The new provisions will require further notices to be given to the Pensions Regulator and the trustees in relation to these events (other than an offer to acquire control) when “the main terms have been proposed” and thereafter when material changes are made or a decision is taken not to proceed. Careful judgment will be needed to determine in each case as to when the “main terms” have been “proposed”.
The duty is extended to persons who are connected with or associates of the employer, i.e. including shareholders and group companies and the directors of the employer and any others, such as lenders, that employ a director of the employer.
The notification has to include an “accompanying statement” covering the details of the event, its main terms, any adverse effects on the pension scheme, steps taken to mitigate those adverse effects and communications with the trustees. This will need to be shared with the trustees at the same time.
Typically, an earlier notification will have been made at the “decision in principle” stage, assuming the main terms will not be proposed until after negotiations. The need to include analysis of the impact on the scheme and any appropriate mitigation will require legal, actuarial and covenant advice.
The concept assumes the main terms will not be proposed, let alone agreed, until there has been engagement with the trustees and steps to mitigate the impact on the scheme have been included.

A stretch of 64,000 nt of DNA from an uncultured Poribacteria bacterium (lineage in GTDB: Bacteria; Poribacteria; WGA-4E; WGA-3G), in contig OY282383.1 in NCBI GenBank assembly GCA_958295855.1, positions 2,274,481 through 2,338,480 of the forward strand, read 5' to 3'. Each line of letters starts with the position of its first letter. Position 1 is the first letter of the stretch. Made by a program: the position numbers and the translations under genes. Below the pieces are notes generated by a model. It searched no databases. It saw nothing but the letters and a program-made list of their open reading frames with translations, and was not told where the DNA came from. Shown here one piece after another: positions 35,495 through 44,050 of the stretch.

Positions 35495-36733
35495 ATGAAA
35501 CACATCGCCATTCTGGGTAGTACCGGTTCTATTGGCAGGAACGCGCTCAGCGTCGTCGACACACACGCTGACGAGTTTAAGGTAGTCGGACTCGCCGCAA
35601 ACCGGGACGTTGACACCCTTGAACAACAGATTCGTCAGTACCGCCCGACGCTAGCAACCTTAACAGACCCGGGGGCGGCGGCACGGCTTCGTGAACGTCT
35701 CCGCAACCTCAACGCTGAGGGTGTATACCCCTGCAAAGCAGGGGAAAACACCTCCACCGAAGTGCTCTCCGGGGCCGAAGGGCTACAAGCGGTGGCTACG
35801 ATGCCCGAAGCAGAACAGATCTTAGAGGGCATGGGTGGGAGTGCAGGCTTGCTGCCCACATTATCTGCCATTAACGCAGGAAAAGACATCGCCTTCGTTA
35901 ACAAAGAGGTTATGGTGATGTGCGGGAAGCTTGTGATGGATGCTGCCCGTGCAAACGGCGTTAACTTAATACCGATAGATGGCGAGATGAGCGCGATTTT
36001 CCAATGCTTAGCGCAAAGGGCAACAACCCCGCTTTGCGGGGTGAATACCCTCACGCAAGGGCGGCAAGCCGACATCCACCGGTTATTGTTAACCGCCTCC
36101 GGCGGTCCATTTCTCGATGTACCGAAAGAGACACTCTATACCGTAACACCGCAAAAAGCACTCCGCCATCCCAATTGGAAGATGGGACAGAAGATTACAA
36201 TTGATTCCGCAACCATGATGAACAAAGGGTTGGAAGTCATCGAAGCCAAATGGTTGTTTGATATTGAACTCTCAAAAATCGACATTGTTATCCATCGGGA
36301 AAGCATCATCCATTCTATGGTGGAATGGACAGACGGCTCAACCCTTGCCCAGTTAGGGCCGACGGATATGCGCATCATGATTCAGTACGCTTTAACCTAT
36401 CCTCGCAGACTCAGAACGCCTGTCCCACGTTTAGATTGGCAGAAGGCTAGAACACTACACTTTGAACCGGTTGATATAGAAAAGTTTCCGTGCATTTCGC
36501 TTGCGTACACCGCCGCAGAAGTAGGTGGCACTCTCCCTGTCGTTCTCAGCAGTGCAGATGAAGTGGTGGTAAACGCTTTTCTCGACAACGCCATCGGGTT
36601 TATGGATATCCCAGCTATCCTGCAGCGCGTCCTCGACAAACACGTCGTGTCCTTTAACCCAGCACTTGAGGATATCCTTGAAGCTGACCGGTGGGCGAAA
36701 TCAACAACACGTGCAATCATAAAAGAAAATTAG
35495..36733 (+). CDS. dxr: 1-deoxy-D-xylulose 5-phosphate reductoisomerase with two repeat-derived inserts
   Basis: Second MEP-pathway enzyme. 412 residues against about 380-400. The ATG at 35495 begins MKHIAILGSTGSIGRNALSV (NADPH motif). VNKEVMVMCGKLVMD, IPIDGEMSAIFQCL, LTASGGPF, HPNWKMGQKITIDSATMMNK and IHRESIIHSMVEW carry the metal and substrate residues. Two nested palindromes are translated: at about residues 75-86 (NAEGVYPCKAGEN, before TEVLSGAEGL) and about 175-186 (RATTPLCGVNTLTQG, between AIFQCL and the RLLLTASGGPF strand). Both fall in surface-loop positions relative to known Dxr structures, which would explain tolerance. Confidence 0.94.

Sanctions for failure to comply
Penalties for failing to comply are increased to a maximum £1 million fine. Any individual or corporate that is associated or connected with the employer is responsible and potentially liable in respect of the notification of main terms and the accompanying statement. Any director, manager or company secretary of a shareholder or other associated corporate who has “connived” in the failure or whose consent was required may also be liable.
Providing false or misleading information is an offence punishable by up to 2 years imprisonment and/or a criminal fine. Alternatively, the Pensions Regulator may directly impose a financial penalty of up to £1million on anyone it finds has knowingly or recklessly provided false or misleading information either to the Pensions Regulator or the trustees.
These provisions are supported by extensive information gathering powers, including the ability to carry out dawn raids or compel any person to come for interview if they are thought to have relevant information about the employer’s business or a change of control.
The provisions are out for consultation until 27 October 2021 and not yet in force. It is likely that the Pensions Regulator will provide guidance which may clarify its approach to determining the point in time when a “decision in principle” is made and when “the main terms are proposed”.
In the meantime, corporate groups with defined benefit pension schemes should prepare to be able to identify and notify relevant corporate activity and consider how to manage notifications to ensure they are complete and accurate and made at the right time.